Cultivating Gratitude: A Path to Positive Well-Being
Do you ever feel like life is passing you by? It’s easy to get caught up in the hustle and bustle of everyday life, and sometimes it can feel like you’re just going through the motions. If you’re looking for a way to add more positivity to your life, cultivating gratitude may be just the thing you need.
Gratitude is one of the most powerful psychological tools for cultivating well-being. It is the recognition of the good that exists in our lives and in the world around us – the appreciation of simple pleasures, the recognition of gifts of any kind, and the awareness of the blessings of life. Research has found that gratitude is associated with a host of psychological benefits, including increased life satisfaction, improved relationships, enhanced resilience, and even physical health benefits, (Sansone & Sansone, 2010).
One of the primary benefits of gratitude is that it allows us to live in the present moment. Gratitude shifts our focus away from what we lack and instead encourages us to appreciate and savor the here and now. This shift in focus can have an immensely positive effect on our psychological well-being. Research has found that those who practice gratitude are more likely to experience greater life satisfaction, increased positive emotions, and improved resilience in the face of stressors, (Emmons & Crumpler, 2000).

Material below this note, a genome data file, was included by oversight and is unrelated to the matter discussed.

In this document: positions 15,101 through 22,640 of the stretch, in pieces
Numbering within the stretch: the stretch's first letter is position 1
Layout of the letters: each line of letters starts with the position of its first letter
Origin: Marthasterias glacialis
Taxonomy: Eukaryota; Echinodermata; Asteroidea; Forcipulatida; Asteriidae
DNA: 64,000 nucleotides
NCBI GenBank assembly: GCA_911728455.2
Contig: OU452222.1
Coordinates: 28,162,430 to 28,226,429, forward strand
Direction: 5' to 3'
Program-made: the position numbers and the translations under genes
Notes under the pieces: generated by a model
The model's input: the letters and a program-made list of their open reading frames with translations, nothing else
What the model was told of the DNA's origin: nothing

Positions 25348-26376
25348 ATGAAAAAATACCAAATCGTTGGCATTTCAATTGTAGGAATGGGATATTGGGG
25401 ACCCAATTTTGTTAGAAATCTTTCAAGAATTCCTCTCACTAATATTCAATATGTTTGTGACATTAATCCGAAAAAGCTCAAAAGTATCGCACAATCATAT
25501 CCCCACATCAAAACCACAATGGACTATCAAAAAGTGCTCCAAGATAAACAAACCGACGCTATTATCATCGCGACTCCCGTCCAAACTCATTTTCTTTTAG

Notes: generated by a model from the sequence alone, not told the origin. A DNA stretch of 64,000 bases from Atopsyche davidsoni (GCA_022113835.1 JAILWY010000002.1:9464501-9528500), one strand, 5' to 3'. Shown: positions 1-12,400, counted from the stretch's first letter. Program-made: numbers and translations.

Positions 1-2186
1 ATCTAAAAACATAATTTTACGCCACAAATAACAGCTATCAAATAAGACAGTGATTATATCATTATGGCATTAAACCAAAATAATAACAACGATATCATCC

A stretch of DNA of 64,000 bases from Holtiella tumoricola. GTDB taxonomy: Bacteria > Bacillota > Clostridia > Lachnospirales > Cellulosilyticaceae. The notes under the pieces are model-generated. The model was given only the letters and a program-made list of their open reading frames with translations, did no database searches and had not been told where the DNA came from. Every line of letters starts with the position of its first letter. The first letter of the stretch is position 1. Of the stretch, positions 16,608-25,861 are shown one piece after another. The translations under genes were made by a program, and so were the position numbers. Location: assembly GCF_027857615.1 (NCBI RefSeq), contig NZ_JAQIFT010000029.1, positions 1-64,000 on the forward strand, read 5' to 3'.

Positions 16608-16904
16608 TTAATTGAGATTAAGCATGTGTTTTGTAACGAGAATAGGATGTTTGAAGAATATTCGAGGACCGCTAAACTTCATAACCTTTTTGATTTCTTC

Gratitude also has powerful effects on our relationships. Those who express gratitude to others tend to have more successful and satisfying social relationships. Likewise, research has found that gratitude is associated with greater relationship satisfaction, increased trust, and even improved physical health – indicating that expressing gratitude may be an effective way to strengthen and protect our relationships.
Gratitude has been found to have positive physical health benefits. Studies have found that those who regularly practice gratitude have lower levels of stress hormones, improved immune responses, and even lower levels of inflammation – all of which can have a positive impact on our overall physical health, (Lyubomirsky & Layous, 2013).
So, how do you go about cultivating gratitude on a daily basis?
- Keep a gratitude journal: Every day, write down three things that you are grateful for. It can be something as simple as a cup of coffee, a beautiful sunset, or the way someone made you laugh. Focusing on the good in your life can help you appreciate it more.